The economic damage of COVID-19 has surely been taking its toll on working Americans. Over 20 million Americans are out of work due to the pandemic. Twenty percent of small businesses, where 48% of Americans are employed, are temporarily closed, and over 100,000 have closed permanently. The future is fraught with economic uncertainty, with one of the byproducts being “retirement uncertainty.” The pandemic and its economic impact are dramatically disrupting the retirement plans and preparations of Americans.
How much? A just-released landmark study finds that 39% of American workers, some 68 million in all, are changing their retirement timing. The research is a comprehensive five-generation retirement study conducted by Edward Jones and Age Wave (our research organization), including a survey of 9,000 North Americans conducted by The Harris Poll. The study was timed to incorporate a close look at how the pandemic is impacting people’s lives and retirements.
Three-quarters of those who are rethinking their retirement timing are, no surprise, planning to postpone retirement, by over 3 years on average. Their reasons are financial: they’ve had to dip into their savings, their retirement funds have lost investment value, and they have greater uncertainty about how much money they will need in retirement. The study also found significant regional differences in workers’ plans to retire later: that’s the case for 32% of respondents in the Dallas area and 30% in Los Angeles, but only 21% in Portland, Oregon, and 22% in Kansas City.
The others who are changing their retirement timing, some 10% of the working population, are planning on retiring earlier. They say they want to do other things more important to them, they are worried about the health risks of continuing to work, or the pandemic has made them realize just how much they’re looking forward to the freedom of retirement. The pandemic has thrown into sharp relief what matters most in people’s lives, and the slowdown has given many a taste of retirement.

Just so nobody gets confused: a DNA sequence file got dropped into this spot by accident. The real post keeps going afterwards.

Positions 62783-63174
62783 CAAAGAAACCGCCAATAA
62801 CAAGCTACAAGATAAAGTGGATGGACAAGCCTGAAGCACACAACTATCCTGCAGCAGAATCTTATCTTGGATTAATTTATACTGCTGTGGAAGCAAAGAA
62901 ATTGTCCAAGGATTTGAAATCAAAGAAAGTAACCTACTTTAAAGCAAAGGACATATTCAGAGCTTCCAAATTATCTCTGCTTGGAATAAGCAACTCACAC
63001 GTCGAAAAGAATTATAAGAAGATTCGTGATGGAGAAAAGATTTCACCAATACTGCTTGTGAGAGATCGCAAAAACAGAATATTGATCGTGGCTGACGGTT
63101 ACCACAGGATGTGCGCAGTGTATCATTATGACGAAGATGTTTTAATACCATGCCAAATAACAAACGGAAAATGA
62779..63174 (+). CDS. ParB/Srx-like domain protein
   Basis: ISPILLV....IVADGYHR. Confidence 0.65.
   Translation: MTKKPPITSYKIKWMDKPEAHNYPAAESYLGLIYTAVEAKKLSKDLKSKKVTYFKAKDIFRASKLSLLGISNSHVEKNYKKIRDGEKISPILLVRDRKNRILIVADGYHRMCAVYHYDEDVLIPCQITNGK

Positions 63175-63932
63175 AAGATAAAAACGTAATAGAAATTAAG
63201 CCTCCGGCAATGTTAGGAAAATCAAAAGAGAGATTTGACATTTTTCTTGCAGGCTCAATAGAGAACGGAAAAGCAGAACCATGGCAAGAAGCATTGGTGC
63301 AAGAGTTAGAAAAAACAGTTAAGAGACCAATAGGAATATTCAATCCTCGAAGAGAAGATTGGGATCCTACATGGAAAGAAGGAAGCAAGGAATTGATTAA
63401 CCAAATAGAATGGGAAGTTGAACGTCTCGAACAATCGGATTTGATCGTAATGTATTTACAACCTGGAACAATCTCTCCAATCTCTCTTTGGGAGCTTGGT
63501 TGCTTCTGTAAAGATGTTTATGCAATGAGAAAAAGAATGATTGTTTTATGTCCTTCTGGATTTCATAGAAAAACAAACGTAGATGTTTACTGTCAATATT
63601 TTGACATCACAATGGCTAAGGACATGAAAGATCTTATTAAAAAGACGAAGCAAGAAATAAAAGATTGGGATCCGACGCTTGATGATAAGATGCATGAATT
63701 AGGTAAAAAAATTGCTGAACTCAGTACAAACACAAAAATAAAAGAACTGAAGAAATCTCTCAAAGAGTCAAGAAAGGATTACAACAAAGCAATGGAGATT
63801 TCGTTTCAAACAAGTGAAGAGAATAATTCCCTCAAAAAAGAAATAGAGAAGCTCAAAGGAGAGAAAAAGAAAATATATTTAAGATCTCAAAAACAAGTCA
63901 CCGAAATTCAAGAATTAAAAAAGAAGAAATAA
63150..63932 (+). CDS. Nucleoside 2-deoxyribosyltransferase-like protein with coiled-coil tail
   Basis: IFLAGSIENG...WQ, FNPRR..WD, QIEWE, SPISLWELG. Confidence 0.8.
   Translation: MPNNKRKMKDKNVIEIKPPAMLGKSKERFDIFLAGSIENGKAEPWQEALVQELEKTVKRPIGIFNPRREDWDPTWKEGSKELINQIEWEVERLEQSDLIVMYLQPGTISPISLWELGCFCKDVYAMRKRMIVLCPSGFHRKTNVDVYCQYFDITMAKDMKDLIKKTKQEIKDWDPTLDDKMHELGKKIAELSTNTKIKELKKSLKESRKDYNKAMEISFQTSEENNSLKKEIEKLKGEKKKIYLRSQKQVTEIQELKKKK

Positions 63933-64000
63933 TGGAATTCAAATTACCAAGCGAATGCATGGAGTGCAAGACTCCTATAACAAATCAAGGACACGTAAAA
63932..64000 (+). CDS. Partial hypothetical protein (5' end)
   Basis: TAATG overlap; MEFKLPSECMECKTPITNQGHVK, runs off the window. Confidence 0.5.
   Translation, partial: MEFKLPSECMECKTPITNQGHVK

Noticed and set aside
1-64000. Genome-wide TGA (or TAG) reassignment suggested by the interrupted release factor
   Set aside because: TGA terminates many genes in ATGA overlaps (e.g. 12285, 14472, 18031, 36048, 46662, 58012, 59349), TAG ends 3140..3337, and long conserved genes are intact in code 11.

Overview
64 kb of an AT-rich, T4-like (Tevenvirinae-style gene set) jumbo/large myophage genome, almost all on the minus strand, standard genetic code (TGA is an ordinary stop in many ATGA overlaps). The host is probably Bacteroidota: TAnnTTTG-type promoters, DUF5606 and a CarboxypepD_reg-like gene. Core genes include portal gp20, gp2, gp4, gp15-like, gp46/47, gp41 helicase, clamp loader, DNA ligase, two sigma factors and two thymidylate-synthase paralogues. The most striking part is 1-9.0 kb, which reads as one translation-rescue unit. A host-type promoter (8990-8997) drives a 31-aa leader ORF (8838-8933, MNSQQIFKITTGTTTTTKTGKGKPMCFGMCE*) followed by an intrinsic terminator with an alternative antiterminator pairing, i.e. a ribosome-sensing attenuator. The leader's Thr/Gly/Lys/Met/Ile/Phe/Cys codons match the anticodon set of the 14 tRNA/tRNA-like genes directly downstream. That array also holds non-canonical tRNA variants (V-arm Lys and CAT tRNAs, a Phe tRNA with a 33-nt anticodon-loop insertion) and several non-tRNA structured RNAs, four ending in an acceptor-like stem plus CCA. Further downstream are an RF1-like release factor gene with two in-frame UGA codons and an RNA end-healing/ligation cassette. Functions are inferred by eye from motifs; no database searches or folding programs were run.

Financial Security Disrupted
The study found that COVID-19 has disrupted retirement preparations of American workers at large, not just those who are rethinking the timing. The majority of working adults were not on track with their retirement savings to begin with, and COVID-19 has thrown them even farther off course. They are feeling less confident now about how much they are saving for retirement (only 46% confident today compared to 58% prior to the pandemic), and 20 million Americans have stopped making regular retirement savings contributions during the pandemic.
One fourth of Americans say the pandemic has significantly reduced their financial security, and interestingly, the greatest impact is on younger generations. Nearly one-third of Gen Z and Millennials characterize the impact as very or extremely negative, while only 16% of Boomers and 6% of the Silent Gen say they are affected to that degree. Older Americans, especially those already retired, remain more financially secure because they rely less on income from employment, and they are more insulated from financial shocks by the safety nets of Social Security and Medicare benefits. Most retirees also have the security of home equity – 78% own their homes, with 60% of those mortgage-free. And older Americans are more likely to be receiving guaranteed defined-benefit pensions from their former employers.